Director Forster said: "When I spoke to Billy Bob and Halle, I told them it was important that these two emotionally repressed characters start the sex scene raw and animalistic. They express everything that has been repressed for years. So did the Oscar voters. The film, in which he stars as a lawyer in rainy Portland, Oregon, defending a part-time gallery owner and full-time dominatrix Madonna charged with murder-by-vagina, is generally derided as a giggle-inducing, all-time cinematic low.
Perhaps typically, or not, Dafoe had much to defend in the film. He liked playing the bitch to Madonna's butch. He was disappointed with the marketing hype that revolved around Madonna's nudity.
And mostly, he felt that Madonna became an unhelpful "symbol" for the bad buzz around the film. And in the end, it was one of those cases where the symbol of the movie began to matter more than what the movie actually was, even for those people who hadn't seen it. And certainly, re-watched today, Body of Evidence is not any more preposterous or poorly acted than, say, Sea of Love , Basic Instinct , Sliver , Disclosure , or any one of the vapid, push-button Hollywood flesh-fests that came before or after it although you possibly haven't lived until you've seen Madonna square up to Dafoe and hiss, "Have you ever seen animals make love, Frank?
It's intense! Instead, what remains in Body of Evidence , and very much so, is a profound sense of the ridiculous "That's what I do, Frank. I fuck! Kids is pretty much in its own category. For the questionably voyeuristic child-sex genre is, thankfully, a limited business, and mostly limited to the films of Larry Clark — see also Bully , Ken Park and Wassup Rockers It doesn't help that, with Kids — a day in the life of teenage New York skaters, dossers, drinkers, stoners and shaggers — Clark shoots his subjects via a "documentary" style that borders on creepy cinematic stalking, where every lifted limb is captured, every naked profile, every panty flash noted.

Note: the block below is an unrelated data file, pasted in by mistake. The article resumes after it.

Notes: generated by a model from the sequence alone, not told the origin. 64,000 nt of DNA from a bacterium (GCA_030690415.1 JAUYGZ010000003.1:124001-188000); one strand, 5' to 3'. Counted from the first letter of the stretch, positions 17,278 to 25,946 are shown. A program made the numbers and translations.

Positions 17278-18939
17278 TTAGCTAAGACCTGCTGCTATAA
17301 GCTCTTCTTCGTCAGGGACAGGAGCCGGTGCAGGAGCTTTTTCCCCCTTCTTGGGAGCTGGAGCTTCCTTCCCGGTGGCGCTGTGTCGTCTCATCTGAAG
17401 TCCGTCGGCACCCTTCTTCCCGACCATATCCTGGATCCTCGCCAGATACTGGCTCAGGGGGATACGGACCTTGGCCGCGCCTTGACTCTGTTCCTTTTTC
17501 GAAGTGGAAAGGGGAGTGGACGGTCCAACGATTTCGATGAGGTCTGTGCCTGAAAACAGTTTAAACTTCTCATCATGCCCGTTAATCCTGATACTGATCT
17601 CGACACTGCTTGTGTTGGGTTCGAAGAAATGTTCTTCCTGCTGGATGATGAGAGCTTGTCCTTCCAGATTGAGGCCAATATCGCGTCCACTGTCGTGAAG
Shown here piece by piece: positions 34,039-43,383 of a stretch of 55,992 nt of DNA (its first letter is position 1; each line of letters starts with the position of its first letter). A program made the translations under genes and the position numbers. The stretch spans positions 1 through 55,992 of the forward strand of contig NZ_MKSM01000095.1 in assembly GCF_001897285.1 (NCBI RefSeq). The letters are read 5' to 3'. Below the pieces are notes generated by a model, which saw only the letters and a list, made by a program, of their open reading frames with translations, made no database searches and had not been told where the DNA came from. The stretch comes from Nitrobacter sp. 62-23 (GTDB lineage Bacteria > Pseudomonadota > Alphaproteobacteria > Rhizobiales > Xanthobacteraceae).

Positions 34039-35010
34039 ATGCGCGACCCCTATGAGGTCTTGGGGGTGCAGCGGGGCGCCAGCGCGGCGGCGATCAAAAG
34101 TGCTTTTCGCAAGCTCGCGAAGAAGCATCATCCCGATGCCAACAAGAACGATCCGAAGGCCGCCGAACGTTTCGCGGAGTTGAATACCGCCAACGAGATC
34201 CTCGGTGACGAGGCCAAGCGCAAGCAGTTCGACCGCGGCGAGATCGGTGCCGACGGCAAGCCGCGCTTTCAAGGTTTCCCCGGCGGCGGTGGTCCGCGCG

And yet. It's hard to dismiss Kids. And there's certainly a sense that the cinematic world is a more complex and intellectually rigorous place because of its existence. Listen, for instance, to Clark himself questioning the validity of the film's NC rating. And every fucking movie now, has this sex scene in it, you know the guy's laying on his back and the girl's wiggling on top of him, he's got her breasts, and it's this stylised fake shit.
But they're not NC Everything in that movie is in my film. It's about a teenage girl who's looking to lose her virginity. There's pot-smoking and drinking, and a scene where she walks out of a party and she's stepping over bodies and people are throwing up in the swimming pool. It's a lot of the same stuff that's in Kids , but it's done in the stupidest way, and everyone just finds it so fucking funny because it's so cute.
Nobody puts that movie up to the standards that they're putting me up to. People say they find Kids depressing. I find something as fake as Clueless depressing. Stay with me. Casino Royale. Think about it. The greatest sublimated sex scene in film history.